Some issues that I ran into when I encountered WordPress was that it wasn’t representative of Me. I wanted viewers to to see a piece of me when they looked on my page. It took me around 48 hours to get my site to look presentable as well as something I’m proud of. As a solution I asked some of my peers for tips on how to change the way mine looked, I also looked up other people’s word presses to make sure I wasn’t unknowingly plagiarizing. I now feel confident of my own WordPress. I feel that nobody is ever done editing their WordPress due to the fact that things are always changing, as well as making new pieces of art.
For my design process I decided to do research about personal survival guides that already exist to make sure I’m neither copying the format or the layout. What I found during this process is that majority of the psg’s look fairly similar, so I saved a couple images to make sure I didn’t fall into that familiar category. I also have a mood board above for inspiration of certain aspects I’d like to try out on my own So I can incorporate it into my Personal Survival Guide.
After reflecting on my daily schedule, I’ve realized that I spend too much time watching tv shows and movies. I lose track of time which results in my having to stay up later at night to finish my work. I actually began to change my habits this past Friday. I made myself a new rule that i can only watch a single show for every 3 assignments I get done and published, I have a friend enforcing the rule so i don’t go back on my rule.
From my knowledge of design processes, I have gathered that there different design processes. The basic gist of it is that it is a series of steps that people follow when they are trying to solve a problem. My personal process of designing is to do a bunch of thumbnail sketches to get an idea of what I want, then I do a few rough sketches until I know exactly what I want to do and how, after I finish that I move on the the final piece. I don’t think I want to nor do I feel I need to change my work process, it’s working for me fine so far.
Standley Eric, (Unnamed) 2014, Cut paper, 20″x20″, stained glass windows created entirely from laser-cut paper.
In Standley’s pieces he stacks over 100 sheets which involve months of planning, drawing, and assembly. My initial reaction to his work is that of a Gothic church, Which I found surprising considering I later found out that his inspiration actually derives from Gothic and Islamic architectural ornamentation. I admire how intricate every layer of paper is throughout the piece. click here to view website.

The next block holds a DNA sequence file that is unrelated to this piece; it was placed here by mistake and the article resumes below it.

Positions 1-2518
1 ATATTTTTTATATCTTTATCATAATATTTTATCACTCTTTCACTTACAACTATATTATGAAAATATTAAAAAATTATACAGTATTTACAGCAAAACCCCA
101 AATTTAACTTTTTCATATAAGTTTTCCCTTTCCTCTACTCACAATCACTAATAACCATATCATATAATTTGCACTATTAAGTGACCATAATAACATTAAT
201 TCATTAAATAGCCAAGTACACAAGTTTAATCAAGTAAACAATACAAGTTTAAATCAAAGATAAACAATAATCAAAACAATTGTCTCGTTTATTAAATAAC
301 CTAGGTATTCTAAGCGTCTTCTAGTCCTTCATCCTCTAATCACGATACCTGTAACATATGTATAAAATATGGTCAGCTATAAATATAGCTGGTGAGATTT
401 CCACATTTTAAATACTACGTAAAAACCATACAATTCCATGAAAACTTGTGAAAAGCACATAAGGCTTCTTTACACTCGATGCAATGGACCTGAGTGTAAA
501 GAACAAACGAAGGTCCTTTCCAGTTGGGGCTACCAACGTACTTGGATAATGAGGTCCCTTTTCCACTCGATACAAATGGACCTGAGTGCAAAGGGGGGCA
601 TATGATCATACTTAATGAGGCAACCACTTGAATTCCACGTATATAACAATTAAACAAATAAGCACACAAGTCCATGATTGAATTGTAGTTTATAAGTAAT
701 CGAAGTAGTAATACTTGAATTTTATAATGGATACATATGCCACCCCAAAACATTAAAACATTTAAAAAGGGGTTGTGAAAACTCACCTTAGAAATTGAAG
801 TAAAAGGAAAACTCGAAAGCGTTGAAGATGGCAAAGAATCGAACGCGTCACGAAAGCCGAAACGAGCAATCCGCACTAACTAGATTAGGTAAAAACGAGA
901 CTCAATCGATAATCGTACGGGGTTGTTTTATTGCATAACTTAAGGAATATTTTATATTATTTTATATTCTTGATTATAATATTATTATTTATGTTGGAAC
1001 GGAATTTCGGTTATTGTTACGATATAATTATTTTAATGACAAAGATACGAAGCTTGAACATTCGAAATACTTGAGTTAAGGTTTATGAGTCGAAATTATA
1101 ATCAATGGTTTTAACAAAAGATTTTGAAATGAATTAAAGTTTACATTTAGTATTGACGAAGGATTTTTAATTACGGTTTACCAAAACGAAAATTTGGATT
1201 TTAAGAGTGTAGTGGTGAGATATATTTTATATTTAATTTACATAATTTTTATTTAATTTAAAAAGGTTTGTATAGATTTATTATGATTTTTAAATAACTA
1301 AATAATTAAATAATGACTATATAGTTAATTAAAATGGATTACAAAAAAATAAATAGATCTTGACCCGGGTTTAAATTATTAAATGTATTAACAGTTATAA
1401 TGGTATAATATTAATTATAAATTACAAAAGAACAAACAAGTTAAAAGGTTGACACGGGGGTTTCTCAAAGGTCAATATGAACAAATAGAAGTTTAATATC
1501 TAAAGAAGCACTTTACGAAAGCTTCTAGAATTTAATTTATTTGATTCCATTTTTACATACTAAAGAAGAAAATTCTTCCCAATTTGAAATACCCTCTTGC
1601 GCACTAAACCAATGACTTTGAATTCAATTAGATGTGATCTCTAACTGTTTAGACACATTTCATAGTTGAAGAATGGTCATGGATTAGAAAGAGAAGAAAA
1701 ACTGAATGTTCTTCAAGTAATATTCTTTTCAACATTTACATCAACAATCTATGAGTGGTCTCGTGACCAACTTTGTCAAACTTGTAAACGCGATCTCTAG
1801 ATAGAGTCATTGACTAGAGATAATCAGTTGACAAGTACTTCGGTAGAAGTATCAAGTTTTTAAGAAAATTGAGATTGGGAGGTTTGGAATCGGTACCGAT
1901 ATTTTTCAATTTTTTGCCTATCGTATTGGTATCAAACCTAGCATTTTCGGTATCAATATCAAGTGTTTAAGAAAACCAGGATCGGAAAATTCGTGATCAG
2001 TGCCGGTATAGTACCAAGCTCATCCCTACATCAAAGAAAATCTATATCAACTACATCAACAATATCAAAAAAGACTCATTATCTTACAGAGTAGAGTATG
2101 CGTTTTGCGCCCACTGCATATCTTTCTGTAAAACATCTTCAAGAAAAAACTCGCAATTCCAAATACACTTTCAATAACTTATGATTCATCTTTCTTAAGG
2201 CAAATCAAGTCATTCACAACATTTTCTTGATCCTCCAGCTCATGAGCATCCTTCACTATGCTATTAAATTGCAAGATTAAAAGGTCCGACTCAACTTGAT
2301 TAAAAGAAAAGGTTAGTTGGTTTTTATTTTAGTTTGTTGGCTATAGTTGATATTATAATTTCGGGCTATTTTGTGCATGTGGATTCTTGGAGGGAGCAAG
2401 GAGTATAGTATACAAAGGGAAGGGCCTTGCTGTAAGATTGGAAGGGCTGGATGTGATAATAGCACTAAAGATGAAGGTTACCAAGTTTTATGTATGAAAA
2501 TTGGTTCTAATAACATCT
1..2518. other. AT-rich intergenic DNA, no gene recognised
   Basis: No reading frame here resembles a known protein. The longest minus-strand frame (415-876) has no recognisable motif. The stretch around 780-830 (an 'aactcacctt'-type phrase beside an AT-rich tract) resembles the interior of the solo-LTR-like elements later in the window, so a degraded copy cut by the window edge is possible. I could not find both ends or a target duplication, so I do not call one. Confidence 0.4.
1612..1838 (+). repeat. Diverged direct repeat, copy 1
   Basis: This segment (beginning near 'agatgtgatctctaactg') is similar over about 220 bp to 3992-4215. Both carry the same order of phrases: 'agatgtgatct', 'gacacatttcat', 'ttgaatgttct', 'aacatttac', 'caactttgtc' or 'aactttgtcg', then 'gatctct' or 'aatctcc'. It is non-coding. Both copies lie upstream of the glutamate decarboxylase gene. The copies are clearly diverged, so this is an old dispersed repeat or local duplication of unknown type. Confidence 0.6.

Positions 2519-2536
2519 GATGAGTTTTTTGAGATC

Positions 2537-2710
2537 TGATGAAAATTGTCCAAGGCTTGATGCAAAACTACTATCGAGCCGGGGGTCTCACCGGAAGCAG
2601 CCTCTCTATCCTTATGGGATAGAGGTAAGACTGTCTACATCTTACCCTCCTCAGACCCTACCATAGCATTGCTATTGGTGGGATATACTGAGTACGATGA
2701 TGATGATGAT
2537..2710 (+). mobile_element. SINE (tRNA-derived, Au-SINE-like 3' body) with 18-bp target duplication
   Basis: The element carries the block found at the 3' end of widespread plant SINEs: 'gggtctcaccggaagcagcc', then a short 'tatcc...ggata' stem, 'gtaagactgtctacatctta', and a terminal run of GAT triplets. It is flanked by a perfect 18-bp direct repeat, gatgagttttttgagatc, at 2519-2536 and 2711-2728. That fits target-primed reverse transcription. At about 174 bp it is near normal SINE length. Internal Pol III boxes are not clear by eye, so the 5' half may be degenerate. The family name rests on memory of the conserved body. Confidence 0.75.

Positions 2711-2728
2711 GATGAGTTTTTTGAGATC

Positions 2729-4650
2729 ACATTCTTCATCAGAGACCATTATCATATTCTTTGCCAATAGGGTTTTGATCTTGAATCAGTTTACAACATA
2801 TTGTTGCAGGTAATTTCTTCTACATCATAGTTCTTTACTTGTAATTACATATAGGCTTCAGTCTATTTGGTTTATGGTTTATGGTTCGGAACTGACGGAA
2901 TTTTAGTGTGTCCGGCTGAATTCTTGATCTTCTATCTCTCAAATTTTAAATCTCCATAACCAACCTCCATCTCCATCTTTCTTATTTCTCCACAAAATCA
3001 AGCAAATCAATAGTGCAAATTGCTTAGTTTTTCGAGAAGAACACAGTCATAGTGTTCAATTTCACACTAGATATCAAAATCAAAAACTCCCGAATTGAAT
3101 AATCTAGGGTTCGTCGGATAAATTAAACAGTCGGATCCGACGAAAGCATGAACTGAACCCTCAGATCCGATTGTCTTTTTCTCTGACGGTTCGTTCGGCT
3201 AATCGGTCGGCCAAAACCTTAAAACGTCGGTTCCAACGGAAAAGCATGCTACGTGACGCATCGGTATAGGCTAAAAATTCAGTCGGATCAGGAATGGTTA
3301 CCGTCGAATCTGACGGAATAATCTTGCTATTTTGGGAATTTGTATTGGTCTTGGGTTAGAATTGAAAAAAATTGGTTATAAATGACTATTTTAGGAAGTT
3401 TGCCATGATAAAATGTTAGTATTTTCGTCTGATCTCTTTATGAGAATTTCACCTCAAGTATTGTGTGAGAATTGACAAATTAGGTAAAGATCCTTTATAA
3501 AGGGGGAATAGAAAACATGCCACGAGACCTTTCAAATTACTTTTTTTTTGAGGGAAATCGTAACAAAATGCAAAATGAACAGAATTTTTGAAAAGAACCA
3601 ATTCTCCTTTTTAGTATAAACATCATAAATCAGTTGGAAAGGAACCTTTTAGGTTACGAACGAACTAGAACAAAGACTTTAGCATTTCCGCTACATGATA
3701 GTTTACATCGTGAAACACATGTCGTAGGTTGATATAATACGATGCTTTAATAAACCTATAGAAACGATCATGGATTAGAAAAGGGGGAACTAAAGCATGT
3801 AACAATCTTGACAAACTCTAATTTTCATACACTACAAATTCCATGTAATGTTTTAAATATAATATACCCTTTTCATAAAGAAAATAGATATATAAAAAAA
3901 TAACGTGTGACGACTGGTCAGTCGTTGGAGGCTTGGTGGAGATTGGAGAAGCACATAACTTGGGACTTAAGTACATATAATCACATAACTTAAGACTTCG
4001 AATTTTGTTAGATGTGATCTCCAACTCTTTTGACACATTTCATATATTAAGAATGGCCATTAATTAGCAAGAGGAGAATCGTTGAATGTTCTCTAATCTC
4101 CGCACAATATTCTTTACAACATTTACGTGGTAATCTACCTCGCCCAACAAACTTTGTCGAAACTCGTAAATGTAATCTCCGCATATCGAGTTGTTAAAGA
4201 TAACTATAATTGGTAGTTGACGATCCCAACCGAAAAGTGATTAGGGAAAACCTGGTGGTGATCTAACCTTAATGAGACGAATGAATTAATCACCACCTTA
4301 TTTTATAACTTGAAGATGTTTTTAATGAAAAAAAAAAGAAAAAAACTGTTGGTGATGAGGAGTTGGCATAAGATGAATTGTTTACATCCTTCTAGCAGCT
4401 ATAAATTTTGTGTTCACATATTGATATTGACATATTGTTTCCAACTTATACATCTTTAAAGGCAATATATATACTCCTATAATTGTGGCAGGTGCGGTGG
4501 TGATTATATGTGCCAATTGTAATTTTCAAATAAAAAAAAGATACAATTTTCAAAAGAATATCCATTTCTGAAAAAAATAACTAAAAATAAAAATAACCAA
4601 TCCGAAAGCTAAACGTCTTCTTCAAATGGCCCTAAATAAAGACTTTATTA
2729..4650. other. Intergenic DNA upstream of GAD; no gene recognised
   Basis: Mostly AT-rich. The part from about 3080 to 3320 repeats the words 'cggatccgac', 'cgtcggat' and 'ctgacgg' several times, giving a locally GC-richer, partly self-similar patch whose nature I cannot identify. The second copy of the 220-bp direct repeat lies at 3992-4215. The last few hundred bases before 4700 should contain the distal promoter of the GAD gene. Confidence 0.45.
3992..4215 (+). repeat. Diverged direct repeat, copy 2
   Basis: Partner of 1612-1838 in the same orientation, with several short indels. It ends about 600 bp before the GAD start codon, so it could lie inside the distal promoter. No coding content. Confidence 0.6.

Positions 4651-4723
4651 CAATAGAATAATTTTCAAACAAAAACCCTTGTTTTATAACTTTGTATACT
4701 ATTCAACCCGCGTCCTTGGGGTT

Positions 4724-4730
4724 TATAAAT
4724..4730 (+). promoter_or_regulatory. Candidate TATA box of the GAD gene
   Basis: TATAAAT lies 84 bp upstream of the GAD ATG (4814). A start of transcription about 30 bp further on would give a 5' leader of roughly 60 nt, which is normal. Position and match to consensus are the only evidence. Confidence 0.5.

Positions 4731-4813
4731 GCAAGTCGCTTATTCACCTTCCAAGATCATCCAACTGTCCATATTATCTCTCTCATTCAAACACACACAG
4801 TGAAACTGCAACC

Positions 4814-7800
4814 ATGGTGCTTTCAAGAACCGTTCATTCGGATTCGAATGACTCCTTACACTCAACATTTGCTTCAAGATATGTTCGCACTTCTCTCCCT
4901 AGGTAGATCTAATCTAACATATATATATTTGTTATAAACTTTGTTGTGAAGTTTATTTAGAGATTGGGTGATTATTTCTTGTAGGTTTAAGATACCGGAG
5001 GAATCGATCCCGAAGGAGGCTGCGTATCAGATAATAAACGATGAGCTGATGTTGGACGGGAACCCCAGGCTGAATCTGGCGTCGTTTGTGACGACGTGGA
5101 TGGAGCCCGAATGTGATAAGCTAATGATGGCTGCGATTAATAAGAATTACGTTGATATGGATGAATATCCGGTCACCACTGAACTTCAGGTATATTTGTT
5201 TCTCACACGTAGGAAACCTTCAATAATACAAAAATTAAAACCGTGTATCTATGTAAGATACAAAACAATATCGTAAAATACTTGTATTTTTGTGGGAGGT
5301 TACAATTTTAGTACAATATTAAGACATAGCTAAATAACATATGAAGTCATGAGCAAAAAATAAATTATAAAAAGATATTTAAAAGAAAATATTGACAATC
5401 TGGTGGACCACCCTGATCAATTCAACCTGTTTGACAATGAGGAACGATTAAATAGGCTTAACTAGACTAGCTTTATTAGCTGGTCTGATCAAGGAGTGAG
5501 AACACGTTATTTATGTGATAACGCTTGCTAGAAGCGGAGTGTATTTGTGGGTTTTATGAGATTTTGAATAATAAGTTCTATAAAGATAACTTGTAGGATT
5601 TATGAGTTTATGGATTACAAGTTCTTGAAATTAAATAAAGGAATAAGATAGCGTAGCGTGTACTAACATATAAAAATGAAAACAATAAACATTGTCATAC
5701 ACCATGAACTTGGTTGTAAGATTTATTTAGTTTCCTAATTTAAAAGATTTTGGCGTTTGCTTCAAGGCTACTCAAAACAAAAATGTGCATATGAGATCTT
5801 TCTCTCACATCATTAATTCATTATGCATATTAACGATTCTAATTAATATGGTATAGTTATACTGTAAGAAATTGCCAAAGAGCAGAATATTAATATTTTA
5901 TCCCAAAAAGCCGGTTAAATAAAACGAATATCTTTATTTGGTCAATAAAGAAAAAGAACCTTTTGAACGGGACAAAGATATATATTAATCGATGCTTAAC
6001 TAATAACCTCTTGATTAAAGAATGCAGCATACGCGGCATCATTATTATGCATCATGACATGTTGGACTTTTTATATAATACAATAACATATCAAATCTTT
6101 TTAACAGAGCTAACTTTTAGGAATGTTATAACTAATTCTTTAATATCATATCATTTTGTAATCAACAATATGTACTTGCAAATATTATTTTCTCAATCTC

Theilke Jason, “laser etching” (July 16, 2012) Thinkspace Art Gallery and as prints on his website.
Jason’s work intrigues me because of all the organic lines that drags out the image itself. His work gives a sweet cross between geometric and organic, the two balance each other out instead of fighting for dominance.
When I am at a loss during an assignment. I go on to the sites you see above for inspiration whether it be for an essay, an art assignment, or a personal project. These assignments help me a lot when I have part of an idea but not sure how to piece it together for a finished piece.
- linear perspective: a system of creating an illusion of depth on a flat surface. All parallel lines in a painting or drawing using this system converge in a single vanishing point on the composition’s horizon line.
- line weights: is the visual lightness, darkness, or heaviness of a line within a drawing. In any architectural drawing, from a sketch to a construction drawing, the interplay of different relative line weights is used to communicate depth, importance, and proximity.
- balance: a condition in which different elements are equal or in the correct proportions.
- harmony: the quality of forming a pleasing and consistent whole.
- rhythm: a strong, regular, repeated pattern of movement or sound.
- proportion: the correct, attractive, or ideal relationship in size or shape between one thing and another or between the parts of a whole.
- unity: a thing forming a complex whole.
- atmospheric perspective: also called Aerial perspective, method of creating the illusion of depth, or recession, in a painting or drawing by modulating color to simulate changes effected by the atmosphere on the colors of things seen at a distance.